DOCUMENT DRAWER II — CLIMATE CHANGE AND NATIONAL SECURITY: The Institute for Policy Studies is out with a new paper that makes the argument the government can afford to spend more on combating climate change when it spends 28 times more on traditional military security. The report contends that the military has described climate change as a security threat, and should be spending more “to respond to the threat.”


— SENIOR CARTER ADVISER DEPARTS: Mark Jacobson, a senior adviser to Defense Secretary Ash Carter, had his last day at the Pentagon this week. Jacobson continues to teach a class on politics, bureaucracy and national security at George Washington University, and tells Morning D he’s got a book in the works, too.

— AND A FORMER OSD OFFICIAL JOINS COVINGTON: Zachary Mears, a former deputy chief of staff to the defense secretary, has been hired by the law and lobbying firm Covington as a senior adviser on defense and aerospace issues. Mears left the Pentagon earlier this year for a job with Ohio State University and a Columbus, Ohio, researcher.


— A Pentagon investigation concludes Defense Secretary Ash Carter’s former senior military aide used his government credit card at strip clubs or gentlemen’s clubs in Rome and Seoul, drank in excess and had “improper interactions” with women: AP

— Hurricane Matthew forces partial evacuations at military bases in Florida and South Carolina as U.S. forces prepare for relief operations in Haiti: Stars and Stripes

— Portugal’s Antonio Guterres is poised to be unanimously chosen by the U.N. Security Council to be the next secretary general: Reuters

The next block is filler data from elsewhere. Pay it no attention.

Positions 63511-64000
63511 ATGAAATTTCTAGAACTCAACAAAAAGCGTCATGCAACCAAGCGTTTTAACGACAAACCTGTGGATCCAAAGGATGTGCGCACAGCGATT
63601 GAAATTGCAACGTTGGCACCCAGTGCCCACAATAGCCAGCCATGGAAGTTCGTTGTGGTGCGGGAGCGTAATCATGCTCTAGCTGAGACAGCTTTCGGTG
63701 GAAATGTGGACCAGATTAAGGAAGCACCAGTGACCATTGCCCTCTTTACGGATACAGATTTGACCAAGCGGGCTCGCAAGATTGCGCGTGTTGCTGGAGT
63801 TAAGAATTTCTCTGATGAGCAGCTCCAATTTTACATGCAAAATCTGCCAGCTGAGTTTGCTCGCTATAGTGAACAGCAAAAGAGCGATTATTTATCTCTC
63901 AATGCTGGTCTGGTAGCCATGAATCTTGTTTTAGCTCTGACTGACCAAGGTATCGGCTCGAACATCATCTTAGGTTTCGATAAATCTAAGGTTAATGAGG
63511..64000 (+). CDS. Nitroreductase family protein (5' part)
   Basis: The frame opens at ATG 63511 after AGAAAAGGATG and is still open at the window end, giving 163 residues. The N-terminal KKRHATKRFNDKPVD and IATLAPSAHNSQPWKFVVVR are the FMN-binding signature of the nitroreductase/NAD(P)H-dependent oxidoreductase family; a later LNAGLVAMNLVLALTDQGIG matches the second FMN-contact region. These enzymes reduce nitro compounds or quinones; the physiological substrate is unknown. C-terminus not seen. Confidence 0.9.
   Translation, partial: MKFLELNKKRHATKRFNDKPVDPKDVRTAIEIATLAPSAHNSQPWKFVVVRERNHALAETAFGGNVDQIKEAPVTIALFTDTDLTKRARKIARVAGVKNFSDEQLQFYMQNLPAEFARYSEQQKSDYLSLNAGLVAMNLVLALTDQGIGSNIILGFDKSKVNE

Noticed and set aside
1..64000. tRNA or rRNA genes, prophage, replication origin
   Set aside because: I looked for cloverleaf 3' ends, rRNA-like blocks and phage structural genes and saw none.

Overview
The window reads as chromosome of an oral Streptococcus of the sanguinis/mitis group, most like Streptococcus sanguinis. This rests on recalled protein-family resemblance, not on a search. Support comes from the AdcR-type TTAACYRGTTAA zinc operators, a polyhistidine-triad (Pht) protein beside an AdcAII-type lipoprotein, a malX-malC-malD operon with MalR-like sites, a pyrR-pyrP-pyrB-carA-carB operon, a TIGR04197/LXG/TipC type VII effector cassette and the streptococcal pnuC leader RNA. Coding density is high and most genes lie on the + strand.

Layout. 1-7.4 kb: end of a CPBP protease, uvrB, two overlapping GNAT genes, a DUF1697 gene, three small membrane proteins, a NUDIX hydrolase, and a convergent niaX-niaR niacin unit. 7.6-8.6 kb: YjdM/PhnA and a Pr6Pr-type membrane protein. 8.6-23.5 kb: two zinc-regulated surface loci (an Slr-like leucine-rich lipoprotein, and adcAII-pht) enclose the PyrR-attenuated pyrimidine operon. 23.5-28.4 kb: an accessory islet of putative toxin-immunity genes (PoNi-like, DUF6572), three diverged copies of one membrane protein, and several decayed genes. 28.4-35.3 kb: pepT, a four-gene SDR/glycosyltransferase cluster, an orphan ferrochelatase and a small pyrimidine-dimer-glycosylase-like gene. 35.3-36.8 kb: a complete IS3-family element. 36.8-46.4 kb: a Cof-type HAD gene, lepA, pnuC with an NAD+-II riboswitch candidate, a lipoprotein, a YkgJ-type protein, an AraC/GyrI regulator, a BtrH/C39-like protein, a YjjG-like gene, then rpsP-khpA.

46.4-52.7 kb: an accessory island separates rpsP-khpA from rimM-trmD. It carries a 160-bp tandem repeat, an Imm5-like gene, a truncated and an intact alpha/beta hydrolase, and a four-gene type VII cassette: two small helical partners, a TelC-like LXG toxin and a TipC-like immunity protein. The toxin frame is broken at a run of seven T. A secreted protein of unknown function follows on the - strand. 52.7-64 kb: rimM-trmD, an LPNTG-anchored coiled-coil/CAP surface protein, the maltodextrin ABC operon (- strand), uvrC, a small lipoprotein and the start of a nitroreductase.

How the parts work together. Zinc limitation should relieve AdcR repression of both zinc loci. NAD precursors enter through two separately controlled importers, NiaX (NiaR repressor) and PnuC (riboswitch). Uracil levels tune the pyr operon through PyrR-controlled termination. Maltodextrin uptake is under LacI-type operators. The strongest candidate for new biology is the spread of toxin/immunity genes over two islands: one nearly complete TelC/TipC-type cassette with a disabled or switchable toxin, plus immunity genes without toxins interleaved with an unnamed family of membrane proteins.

— The U.N. releases satellite images that shows the extensive damage in Aleppo, also providing evidence that the aid convoy was struck by an airstrike: AP

— Russia terminates a nuclear agreement with the U.S. on uranium conversion: Reuters

— Russia is operating with increased military sophistication in the Arctic: The Wall Street Journal

— House Speaker Paul Ryan plans to steamroll Democrats next year with the budget reconciliation tool should Donald Trump win the White House: POLITICO

— Libertarian presidential candidate Gary Johnson won’t name the leader of North Korea: POLITICO

— Afghanistan 15 years on: Obama’s sorriest legacy: POLITICO Magazine

— A bomb at a Syrian-Turkey border crossing kills at least 25 Turkish-backed rebel fighters: Reuters

— The Philippine defense minister says his president might be “misinformed” about the value of joint military operations with the U.S.: Reuters

— Iraqi militia fighters are pouring into Syria to reinforce the Assad regime in Aleppo, further complicating U.S. alliances against the Islamic State that could shift from Iraq to Syria: WSJ

— Blue Origin successfully tests a crew escape system on its rocket: The Seattle Times

— A Pew Research Center survey finds half of Chinese respondents have a favorable view of the U.S. — while 45 percent believe America also poses a threat: The New York Times

— Germany is considering buying four to six new Lockheed Martin transport planes: Reuters

— India is unlikely to buy any more Rafale fighter jets: Defense News

— An Israeli pilot dies after ejecting following a strike mission in Gaza: Defense News

— Two Brussels police officers are stabbed in a suspected terrorist attack: The Guardian

— Congress looks into Marine Corps hazing allegations but isn’t sure yet what action it will take: Military Times

— After a long wait, a quadruple amputee gets two new arms in a transplant: The Washington Post

— The Air Force says a push-up challenge to raise awareness for veterans’ suicide can’t be done on duty or in uniform: Air Force Times

** A message from BAE Systems: At BAE Systems, we work relentlessly to stay ahead of any challenge our customers may face. Our passion and dedication shows in everything we do—from advanced electronic systems to cyber operations and intelligence analysis, from combat vehicles to naval weapons, and from ship maintenance and modernization to vehicle upgrades and services. Knowing that our work makes a difference inspires us to push ourselves and the technologies we create to new levels. That’s BAE Systems. That’s Inspired Work. Learn more about our technologies, systems and services: www.baesystems.com/US. **